Although they may not have had a headquarters, the Touhy gang did have their own priest, Father Joseph Weber, who Roger had met back in 1923 when Weber was an Indiana State Prison chaplain while Tommy Touhy was serving time for his role in an Indianapolis department store burglary. Roger and his brother Eddie asked Weber to use his influence to get a parole hearing for Tommy. Weber agreed, and by the end of the year Tommy was paroled and the Touhys were indebted to a priest who ran one of the poorest parishes in Indianapolis. Later, after the brothers were established in the bootlegging business, they donated 10 percent of their business profits to Weber's parish. '1 was," said Roger, "God's bagman."
The brothers benefitted the priest in other ways. Weber had always been politically active in Indianapolis and argued vehemently for the city's growing black population. Weber claimed that the Klu Klux Klan, which had its regional headquarters in Indianapolis, included some of the city's and state's leading families and politicians. As a result, Weber said, the black citizens of Indianapolis were denied even the most basic of city services.
One day as a passing part of a conversation, Weber mentioned to Tommy Touhy that if he had the Klan's secret membership files, he could confirm his suspicions and break their power. A few days later, on April 1, 1923, a moonlit Easter Sunday, a burglar broke into the Klan's headquarters and stole the organization's state membership list, some 12,208 names, which included some of the most powerful and well respected people in the Midwest. The next day, parts of the list were published in the Catholic newspaper Tolerance under the headlines "Who's Who in Indianapolis."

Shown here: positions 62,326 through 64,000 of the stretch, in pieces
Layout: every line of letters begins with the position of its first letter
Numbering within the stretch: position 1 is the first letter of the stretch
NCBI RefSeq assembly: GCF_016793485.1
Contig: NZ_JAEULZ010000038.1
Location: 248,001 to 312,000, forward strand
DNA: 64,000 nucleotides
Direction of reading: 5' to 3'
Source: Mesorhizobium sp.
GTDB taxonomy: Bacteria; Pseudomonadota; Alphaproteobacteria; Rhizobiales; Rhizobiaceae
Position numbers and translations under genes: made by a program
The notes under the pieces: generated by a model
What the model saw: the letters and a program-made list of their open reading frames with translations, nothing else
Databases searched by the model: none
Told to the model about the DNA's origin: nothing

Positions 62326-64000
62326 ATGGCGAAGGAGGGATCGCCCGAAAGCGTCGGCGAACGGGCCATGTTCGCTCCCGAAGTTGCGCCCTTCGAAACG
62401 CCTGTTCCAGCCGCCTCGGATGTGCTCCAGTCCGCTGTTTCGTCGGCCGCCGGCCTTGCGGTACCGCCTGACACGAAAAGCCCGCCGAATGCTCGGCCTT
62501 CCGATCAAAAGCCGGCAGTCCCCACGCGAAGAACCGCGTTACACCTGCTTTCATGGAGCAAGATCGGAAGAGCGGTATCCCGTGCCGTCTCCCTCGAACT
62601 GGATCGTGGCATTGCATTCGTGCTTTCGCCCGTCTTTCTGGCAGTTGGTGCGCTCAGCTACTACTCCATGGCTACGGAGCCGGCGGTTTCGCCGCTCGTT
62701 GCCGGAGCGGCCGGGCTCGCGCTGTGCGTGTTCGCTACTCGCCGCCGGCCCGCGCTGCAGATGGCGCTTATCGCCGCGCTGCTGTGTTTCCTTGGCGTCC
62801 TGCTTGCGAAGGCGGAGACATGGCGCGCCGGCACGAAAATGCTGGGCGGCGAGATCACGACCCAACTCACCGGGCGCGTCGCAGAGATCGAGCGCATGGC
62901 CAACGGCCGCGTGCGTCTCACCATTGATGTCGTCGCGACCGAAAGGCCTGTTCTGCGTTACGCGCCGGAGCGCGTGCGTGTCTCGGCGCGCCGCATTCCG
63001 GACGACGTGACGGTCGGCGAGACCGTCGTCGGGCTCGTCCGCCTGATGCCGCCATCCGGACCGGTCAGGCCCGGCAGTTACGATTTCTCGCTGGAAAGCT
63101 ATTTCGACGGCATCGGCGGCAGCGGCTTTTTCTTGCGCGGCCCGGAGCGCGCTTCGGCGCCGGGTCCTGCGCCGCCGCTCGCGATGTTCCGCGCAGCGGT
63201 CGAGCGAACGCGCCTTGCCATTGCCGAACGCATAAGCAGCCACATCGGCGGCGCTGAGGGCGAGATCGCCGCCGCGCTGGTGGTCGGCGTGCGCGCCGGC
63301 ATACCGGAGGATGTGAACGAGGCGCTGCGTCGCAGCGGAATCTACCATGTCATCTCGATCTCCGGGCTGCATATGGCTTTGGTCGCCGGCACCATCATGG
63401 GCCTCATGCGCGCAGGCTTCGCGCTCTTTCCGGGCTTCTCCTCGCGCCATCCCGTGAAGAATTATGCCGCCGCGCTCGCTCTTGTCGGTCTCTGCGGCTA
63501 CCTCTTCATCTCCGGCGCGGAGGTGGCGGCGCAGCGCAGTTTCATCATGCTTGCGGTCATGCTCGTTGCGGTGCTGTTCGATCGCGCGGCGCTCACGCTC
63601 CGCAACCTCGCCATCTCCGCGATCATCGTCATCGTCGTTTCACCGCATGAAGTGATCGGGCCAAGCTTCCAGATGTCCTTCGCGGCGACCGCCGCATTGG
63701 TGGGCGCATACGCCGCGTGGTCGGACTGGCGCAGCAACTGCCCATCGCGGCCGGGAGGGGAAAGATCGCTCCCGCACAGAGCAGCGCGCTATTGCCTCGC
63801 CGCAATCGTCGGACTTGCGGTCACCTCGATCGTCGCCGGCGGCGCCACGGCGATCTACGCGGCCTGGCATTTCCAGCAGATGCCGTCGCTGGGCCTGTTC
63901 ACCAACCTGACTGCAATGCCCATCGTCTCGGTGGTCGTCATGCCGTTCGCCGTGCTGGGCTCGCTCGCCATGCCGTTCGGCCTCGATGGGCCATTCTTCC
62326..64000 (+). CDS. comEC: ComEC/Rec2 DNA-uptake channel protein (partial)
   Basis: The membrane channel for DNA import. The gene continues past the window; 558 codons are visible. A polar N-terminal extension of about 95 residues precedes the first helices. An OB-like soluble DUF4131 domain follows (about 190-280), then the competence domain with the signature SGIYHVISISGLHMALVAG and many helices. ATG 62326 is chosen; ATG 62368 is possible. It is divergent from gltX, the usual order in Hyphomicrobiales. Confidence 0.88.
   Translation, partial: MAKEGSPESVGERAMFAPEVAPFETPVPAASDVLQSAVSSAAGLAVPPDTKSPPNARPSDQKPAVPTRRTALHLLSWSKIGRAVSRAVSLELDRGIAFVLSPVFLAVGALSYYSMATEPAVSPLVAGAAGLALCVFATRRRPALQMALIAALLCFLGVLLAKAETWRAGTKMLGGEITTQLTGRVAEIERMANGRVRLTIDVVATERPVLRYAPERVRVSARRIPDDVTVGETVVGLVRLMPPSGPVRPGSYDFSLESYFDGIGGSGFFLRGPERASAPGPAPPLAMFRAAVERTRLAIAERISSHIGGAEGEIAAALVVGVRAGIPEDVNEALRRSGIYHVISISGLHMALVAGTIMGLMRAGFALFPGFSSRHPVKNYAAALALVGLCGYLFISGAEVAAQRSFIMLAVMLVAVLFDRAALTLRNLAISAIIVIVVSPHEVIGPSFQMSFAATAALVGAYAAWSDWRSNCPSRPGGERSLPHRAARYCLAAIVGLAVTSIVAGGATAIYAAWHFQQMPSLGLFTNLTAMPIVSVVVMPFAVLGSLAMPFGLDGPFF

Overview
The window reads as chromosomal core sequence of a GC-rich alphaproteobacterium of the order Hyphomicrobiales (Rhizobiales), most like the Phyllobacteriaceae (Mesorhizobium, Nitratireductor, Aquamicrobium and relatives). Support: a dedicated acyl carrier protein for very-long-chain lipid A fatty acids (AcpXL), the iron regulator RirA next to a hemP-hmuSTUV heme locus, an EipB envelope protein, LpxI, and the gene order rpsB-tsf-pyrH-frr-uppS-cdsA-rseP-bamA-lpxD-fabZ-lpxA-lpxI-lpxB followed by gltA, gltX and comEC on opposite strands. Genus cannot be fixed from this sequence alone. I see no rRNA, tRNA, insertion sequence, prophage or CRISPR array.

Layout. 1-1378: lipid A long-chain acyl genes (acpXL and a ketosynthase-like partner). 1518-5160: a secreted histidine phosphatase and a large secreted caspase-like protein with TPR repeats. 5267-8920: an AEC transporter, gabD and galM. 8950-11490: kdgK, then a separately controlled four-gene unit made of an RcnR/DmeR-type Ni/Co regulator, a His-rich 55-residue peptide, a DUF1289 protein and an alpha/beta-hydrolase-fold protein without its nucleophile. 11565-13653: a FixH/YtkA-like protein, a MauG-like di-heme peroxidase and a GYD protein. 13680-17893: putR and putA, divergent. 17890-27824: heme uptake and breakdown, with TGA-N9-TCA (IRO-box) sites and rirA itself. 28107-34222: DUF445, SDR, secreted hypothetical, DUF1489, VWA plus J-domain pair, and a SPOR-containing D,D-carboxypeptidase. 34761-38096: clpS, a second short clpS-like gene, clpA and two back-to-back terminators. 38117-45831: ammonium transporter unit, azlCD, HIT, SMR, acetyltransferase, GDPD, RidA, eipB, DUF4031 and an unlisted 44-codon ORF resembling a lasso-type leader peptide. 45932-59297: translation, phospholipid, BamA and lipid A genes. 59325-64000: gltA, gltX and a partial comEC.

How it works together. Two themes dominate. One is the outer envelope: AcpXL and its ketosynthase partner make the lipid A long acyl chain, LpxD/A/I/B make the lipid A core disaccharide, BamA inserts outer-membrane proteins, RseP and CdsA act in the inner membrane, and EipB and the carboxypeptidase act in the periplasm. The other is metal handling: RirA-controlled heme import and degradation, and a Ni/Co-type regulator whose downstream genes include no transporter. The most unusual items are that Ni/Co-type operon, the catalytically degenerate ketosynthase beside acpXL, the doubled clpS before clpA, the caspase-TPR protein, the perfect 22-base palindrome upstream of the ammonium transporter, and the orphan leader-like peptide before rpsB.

"The Klan offered me $25,000 for the records, which I turned down," Roger wrote.
Weber didn't always stay above the fray himself. John Sambo was a small time beer hall operator who managed Sambo's Place, a Capone saloon next to the Big Oaks Golf Course on the extreme northwest edge of Chicago. The problem was that the place bordered on Roger Touhy's territory. Tommy Touhy paid Sambo a visit and he changed to Touhy's brand.
Sambo reported to the FBI that one sunny afternoon, Roger Touhy and several of his men, including Father Weber, entered the saloon at mid-day and drank until the sun went down. That night a young Negro boy came into the bar room to shine shoes and the drunken Touhys pulled out their weapons and fired shots at the boy's feet to make him dance.
Several months later, Sambo fell out of favor with the Touhys when he stopped selling their beer and switched to Capone's brand. An FBI report on Sambo states, "[On] one occasion Roger Touhy, George Wilke and Leroy Marshalk came into his place of business and took him down to the basement, stating that they had information that he was selling other beer. Sambo stated at that time that he believed that Touhy would have killed him, but that Marshalk, whom Sambo had known for some time, stopped him."